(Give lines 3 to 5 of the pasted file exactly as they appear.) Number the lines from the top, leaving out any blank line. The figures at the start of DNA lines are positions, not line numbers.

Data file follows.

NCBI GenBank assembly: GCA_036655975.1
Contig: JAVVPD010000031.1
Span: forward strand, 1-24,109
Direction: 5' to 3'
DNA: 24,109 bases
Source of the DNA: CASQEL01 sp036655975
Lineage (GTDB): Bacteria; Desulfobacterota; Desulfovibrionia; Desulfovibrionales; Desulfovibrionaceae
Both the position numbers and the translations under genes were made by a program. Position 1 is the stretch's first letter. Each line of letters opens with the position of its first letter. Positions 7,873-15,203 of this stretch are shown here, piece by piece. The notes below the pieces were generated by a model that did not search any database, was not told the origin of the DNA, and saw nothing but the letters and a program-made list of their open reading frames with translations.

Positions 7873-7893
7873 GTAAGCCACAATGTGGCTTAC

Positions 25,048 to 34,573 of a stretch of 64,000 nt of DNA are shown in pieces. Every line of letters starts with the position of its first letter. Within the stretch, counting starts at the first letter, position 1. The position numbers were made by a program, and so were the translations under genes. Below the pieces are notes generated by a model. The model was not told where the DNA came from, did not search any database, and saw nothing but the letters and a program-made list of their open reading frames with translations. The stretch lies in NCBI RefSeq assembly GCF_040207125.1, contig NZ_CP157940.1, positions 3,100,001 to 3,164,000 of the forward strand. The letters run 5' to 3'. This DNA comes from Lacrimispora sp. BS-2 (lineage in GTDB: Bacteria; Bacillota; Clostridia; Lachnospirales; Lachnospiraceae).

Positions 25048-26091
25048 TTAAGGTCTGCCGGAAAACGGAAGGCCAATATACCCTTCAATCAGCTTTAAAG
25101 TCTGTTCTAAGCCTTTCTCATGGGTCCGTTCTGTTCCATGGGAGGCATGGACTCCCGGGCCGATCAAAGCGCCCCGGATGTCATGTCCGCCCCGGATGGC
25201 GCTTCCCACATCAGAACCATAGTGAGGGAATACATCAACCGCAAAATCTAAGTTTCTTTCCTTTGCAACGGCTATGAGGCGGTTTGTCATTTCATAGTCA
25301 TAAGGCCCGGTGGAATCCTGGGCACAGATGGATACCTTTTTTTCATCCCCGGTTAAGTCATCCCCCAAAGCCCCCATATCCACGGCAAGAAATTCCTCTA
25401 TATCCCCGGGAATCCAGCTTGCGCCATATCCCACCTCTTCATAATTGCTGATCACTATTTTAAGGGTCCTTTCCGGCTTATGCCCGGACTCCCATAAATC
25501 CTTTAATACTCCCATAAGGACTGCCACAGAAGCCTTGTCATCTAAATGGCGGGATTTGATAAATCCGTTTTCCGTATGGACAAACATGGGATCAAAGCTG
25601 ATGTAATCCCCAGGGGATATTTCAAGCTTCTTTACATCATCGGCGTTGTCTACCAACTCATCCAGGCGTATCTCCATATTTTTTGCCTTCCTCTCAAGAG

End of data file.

Span: forward strand, 1-24,109
Direction: 5' to 3'
DNA: 24,109 bases